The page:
Cisneros - another California native - was previously Director of Civic Engagement at AltaMed Health Services and the National 2020 Census Director at the NALEO Education Fund. Before that, he was National Regional Political Director for Hillary for America, and Associate Director of Intergovernmental Affairs and Special Assistant to the Secretary at the Department of Labor.

Kevin Munoz, the youngest of the three, is living in DC for the first time after campaigning for Biden in his native Florida and in Nevada.

Assistant White House Press Secretary Kevin Munoz


"It's been a very long, but very good, seven months. I'm working with some of the smartest, most talented, hardworking people in our country doing a very important thing," he tells LPO. "Just thinking about where we were when I walked into this office on January 21, to not wearing masks and having nearly 68% of adults vaccinated, that's pretty cool."

Within the confines of the White House, each member of staff has a particular role to play, each of which simultaneously extremely specific and far-reaching.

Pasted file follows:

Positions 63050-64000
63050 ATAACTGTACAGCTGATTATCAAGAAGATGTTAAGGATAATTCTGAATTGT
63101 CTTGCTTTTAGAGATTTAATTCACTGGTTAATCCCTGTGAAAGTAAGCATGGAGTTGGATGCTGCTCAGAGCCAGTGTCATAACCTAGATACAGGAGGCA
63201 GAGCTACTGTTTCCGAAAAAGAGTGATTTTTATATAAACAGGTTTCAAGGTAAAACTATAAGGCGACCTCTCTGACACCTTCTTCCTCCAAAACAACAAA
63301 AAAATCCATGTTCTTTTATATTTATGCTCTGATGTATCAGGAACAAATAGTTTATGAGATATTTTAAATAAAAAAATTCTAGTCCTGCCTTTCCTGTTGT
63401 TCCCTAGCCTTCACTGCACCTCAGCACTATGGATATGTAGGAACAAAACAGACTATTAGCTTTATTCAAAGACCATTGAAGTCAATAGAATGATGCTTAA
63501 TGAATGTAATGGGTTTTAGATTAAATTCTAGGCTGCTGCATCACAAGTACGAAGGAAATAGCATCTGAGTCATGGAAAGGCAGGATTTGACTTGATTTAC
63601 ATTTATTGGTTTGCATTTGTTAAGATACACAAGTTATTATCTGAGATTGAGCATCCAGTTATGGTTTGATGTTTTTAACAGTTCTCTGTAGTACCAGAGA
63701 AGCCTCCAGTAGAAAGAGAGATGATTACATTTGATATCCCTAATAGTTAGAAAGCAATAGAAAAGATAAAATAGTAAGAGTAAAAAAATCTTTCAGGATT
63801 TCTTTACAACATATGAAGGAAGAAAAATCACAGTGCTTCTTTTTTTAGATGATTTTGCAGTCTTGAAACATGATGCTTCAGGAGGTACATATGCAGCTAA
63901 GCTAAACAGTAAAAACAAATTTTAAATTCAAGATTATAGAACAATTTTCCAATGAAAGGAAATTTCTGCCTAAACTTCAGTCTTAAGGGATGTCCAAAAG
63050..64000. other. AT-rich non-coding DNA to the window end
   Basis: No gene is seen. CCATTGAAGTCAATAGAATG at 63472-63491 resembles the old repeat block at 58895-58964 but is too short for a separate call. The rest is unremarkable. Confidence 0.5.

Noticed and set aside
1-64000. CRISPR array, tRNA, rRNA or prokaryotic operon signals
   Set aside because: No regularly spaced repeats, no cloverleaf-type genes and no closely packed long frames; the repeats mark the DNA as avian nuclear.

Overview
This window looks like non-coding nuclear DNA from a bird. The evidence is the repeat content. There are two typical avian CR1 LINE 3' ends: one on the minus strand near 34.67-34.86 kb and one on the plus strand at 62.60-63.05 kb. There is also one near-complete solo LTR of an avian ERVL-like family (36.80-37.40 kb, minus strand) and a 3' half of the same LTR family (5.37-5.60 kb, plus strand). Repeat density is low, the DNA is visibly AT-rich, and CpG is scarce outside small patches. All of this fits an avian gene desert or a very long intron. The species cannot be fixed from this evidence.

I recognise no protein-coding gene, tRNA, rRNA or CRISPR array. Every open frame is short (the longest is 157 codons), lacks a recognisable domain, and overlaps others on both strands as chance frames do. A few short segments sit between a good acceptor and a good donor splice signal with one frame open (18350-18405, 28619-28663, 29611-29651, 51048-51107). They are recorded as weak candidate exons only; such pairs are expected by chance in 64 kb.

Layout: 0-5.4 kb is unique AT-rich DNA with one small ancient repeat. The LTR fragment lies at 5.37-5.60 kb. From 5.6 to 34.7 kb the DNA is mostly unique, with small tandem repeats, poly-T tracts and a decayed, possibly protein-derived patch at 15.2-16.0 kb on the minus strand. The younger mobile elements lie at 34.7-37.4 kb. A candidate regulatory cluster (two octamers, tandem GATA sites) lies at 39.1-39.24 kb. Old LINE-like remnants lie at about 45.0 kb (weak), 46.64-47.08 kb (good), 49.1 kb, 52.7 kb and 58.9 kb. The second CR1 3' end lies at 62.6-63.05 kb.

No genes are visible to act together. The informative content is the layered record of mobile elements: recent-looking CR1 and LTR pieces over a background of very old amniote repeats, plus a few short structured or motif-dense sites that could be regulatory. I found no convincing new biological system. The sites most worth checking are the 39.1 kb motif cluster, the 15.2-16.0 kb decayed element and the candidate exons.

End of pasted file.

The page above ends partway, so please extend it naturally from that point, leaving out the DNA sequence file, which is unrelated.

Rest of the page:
It's been a very long, but very good, seven months. I'm working with some of the smartest, most talented, hardworking people in our country doing a very important thing

Conveying accurate, scientifically-sound information to Americans is a vital - perhaps most important - aspect of the administration's Covid-19 efforts as it works to vaccinate the approximately 44% of Americans who have yet to receive a dose.

Cisneros, for example, plays a key liaison role between the White House's science-led Covid response team and state and local officials.

"They're the ones executing the vaccine strategy and the response, There are 64 jurisdictions that we work with that ended up getting direct vaccines. My job is working with everything from state and local to county and city elected officials."

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Sanchez-Velasco and Munoz, on the other hand, deal with communications and media. In a way, the team has to help serve as a bridge between the administration's scientists - such as Dr. Anthony Fauci and CDC Director Rochelle Walensky - and the media and public.